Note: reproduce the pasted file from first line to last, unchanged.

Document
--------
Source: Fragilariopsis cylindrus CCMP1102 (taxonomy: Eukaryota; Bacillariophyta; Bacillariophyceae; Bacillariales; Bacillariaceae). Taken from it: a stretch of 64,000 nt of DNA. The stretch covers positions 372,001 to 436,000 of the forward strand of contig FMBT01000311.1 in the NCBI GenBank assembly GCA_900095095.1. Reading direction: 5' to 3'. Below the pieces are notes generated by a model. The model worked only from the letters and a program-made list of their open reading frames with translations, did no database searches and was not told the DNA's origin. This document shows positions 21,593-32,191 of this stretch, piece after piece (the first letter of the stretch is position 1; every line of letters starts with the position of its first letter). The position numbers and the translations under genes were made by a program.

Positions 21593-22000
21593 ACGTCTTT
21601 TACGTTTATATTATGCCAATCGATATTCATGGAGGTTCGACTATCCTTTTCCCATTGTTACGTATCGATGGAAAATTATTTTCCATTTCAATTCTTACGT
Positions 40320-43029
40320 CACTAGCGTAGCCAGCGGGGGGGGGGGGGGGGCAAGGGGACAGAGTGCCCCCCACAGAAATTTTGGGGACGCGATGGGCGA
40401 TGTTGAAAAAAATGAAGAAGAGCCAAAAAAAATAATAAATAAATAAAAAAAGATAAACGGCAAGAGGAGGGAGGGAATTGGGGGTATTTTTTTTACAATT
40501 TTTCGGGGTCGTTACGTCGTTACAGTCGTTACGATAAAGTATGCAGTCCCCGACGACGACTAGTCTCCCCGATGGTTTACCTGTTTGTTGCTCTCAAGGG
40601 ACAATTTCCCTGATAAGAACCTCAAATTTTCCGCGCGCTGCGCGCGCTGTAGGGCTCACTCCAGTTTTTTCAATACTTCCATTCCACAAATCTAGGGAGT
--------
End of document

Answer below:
Source: Fragilariopsis cylindrus CCMP1102 (taxonomy: Eukaryota; Bacillariophyta; Bacillariophyceae; Bacillariales; Bacillariaceae). Taken from it: a stretch of 64,000 nt of DNA. The stretch covers positions 372,001 to 436,000 of the forward strand of contig FMBT01000311.1 in the NCBI GenBank assembly GCA_900095095.1. Reading direction: 5' to 3'. Below the pieces are notes generated by a model. The model worked only from the letters and a program-made list of their open reading frames with translations, did no database searches and was not told the DNA's origin. This document shows positions 21,593-32,191 of this stretch, piece after piece (the first letter of the stretch is position 1; every line of letters starts with the position of its first letter). The position numbers and the translations under genes were made by a program.

Positions 21593-22000
21593 ACGTCTTT
21601 TACGTTTATATTATGCCAATCGATATTCATGGAGGTTCGACTATCCTTTTCCCATTGTTACGTATCGATGGAAAATTATTTTCCATTTCAATTCTTACGT
Positions 40320-43029
40320 CACTAGCGTAGCCAGCGGGGGGGGGGGGGGGGCAAGGGGACAGAGTGCCCCCCACAGAAATTTTGGGGACGCGATGGGCGA
40401 TGTTGAAAAAAATGAAGAAGAGCCAAAAAAAATAATAAATAAATAAAAAAAGATAAACGGCAAGAGGAGGGAGGGAATTGGGGGTATTTTTTTTACAATT
40501 TTTCGGGGTCGTTACGTCGTTACAGTCGTTACGATAAAGTATGCAGTCCCCGACGACGACTAGTCTCCCCGATGGTTTACCTGTTTGTTGCTCTCAAGGG
40601 ACAATTTCCCTGATAAGAACCTCAAATTTTCCGCGCGCTGCGCGCGCTGTAGGGCTCACTCCAGTTTTTTCAATACTTCCATTCCACAAATCTAGGGAGT